As one of the pioneers in the space of on-boarding users (have I said on-boarding enough yet?), I stopped by the Nomadix booth to get a rundown of their latest piece of equipment and learn more about yesterdays press release.

They were eager to show off the specs of the AG5900, supporting over 8,000 simultaneous and concurrent user sessions, an upgraded 1gbps copper port, and a handful of bandwidth management features. A boost in performance over the 5800 was needed with devices per person jumping from 1 to 3 since the 5800 was introduced, and it looks like the 5900 will handle this (and tens of thousands more with clustering.)

In addition to the beefed up gateway and great conversation, a slick was handed to me announcing a partnership with Exinda to bring Layer-7 Deep Packet Inspection to the Nomadix product family. I asked where this placed NITO and was quickly corrected that while NITO is traffic optimization, this device gives them the ability to inspect and control overall bandwidth flows, with bandwidth and application shaping and acceleration.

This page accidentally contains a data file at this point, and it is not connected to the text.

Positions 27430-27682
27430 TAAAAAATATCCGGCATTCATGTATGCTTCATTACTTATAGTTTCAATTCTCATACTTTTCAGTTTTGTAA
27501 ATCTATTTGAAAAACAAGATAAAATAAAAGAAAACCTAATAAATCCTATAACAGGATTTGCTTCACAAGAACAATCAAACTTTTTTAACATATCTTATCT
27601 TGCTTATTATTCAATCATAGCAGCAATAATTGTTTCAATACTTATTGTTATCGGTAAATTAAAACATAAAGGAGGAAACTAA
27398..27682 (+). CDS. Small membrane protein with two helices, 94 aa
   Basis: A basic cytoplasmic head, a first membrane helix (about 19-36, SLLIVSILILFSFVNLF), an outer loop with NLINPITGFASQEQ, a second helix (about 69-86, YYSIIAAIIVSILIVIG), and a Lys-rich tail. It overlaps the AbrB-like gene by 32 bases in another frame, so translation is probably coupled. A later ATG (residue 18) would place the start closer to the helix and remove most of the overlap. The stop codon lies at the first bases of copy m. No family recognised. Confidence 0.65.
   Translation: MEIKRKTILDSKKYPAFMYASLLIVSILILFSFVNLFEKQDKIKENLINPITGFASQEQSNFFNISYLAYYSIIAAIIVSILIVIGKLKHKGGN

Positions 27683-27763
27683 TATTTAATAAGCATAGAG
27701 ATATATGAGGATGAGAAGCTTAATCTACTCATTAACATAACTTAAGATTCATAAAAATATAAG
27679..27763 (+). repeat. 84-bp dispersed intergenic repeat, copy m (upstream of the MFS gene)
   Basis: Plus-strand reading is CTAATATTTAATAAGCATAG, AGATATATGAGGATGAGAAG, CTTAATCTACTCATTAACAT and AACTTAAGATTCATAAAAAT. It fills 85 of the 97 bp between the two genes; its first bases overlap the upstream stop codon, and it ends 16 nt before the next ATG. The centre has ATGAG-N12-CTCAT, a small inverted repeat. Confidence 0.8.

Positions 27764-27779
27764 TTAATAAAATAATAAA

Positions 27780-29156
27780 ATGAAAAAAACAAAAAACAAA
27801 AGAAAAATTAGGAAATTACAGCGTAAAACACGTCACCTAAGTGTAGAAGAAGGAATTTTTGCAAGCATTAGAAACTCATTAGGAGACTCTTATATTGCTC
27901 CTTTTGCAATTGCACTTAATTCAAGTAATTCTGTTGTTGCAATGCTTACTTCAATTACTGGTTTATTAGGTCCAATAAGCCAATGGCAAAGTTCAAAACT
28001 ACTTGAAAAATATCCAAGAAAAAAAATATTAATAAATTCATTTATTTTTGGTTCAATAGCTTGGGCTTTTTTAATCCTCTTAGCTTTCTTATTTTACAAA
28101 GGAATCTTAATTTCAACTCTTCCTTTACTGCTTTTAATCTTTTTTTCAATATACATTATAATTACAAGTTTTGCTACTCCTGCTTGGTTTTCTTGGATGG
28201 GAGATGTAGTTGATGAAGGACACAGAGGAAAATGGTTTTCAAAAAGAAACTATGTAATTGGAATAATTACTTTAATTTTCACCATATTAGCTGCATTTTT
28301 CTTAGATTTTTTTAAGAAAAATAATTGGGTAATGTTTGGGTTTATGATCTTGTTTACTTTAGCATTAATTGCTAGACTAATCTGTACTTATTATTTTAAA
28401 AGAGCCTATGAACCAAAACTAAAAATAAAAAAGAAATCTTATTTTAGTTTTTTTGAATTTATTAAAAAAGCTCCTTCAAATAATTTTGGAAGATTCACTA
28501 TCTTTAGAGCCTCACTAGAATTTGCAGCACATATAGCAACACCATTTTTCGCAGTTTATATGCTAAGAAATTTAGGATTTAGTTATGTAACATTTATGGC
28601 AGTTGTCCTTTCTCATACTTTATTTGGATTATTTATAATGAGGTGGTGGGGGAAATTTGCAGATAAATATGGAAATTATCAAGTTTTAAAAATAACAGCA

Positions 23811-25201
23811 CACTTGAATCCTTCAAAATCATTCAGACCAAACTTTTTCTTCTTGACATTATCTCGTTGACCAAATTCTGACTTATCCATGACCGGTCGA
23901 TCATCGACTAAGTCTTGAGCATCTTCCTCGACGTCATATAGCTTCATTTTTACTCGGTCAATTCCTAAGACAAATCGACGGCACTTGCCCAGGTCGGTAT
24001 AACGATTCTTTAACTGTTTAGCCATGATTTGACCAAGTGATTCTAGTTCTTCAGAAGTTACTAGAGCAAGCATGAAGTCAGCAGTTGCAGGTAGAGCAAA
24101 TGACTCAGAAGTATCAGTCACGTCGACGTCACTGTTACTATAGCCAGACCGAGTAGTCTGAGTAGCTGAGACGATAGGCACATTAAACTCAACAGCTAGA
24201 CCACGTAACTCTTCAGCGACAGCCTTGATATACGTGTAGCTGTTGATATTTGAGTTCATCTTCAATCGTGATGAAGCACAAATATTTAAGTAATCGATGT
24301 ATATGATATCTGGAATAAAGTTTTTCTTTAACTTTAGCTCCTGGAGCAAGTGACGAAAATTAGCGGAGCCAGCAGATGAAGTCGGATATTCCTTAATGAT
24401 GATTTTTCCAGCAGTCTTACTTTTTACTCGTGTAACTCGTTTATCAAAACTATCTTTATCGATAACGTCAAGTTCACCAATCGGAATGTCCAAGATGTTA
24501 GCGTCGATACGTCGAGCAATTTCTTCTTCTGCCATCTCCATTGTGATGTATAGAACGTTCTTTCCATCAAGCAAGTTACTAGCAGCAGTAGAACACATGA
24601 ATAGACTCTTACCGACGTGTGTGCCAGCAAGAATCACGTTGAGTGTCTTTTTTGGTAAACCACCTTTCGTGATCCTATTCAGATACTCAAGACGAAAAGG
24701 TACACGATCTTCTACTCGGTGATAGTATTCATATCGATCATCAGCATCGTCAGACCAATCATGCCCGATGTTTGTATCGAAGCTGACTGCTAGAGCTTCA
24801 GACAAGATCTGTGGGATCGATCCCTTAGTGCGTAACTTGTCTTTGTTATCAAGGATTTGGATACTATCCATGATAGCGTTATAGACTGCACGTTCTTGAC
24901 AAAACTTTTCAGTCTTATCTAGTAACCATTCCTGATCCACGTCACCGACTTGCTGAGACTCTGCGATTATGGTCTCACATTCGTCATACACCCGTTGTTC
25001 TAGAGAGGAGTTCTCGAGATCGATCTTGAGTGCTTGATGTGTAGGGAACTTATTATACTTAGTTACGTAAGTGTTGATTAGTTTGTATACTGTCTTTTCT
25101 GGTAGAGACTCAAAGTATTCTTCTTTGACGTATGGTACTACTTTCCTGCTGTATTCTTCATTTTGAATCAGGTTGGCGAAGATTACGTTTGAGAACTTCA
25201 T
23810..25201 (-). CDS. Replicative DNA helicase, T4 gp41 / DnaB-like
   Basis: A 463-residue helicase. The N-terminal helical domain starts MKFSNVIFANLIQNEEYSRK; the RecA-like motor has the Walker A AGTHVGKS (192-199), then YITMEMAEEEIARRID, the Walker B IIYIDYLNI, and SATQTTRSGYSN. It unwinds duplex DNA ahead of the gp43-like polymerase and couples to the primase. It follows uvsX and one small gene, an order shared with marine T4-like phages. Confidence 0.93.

A trip by JMA

The Teko DAS platform by JMA was a highlight for me today. I spoke with the team there about the equipment while taking pics from every angle to document what I had seen.

A photo posted by Wireless Nerd (@wirelessnerd) on

The DAS space has been a glacier in the bay of the wireless ocean for years now, with it only moving further stronger and with steadily more momentum . Throughout the last decade it has gone from non-existent to double-digit growth two years in a row and an ever growing market cap pushed by the demand for high-capacity systems. Through acquisition, the Teko DAS line is now part of the JMA Wireless family and the company has their sights set on bring as much capacity to the market as the can, with as small of a footproont as possible.

The 2 main takeaways I had were modularity for unlimited upgradeability via chassis and delivering all services, all carriers, via a single fiber.

By putting all of this gear in a single rack, including a real-time spectrum analyzer module, you would think management would be just as simple. Well, it looks like you're right. With the ability to single-pane the whole rack of gear, either via direct connection or web-interface, you have control to every aspect of the system with a medium you are intimately familiar with.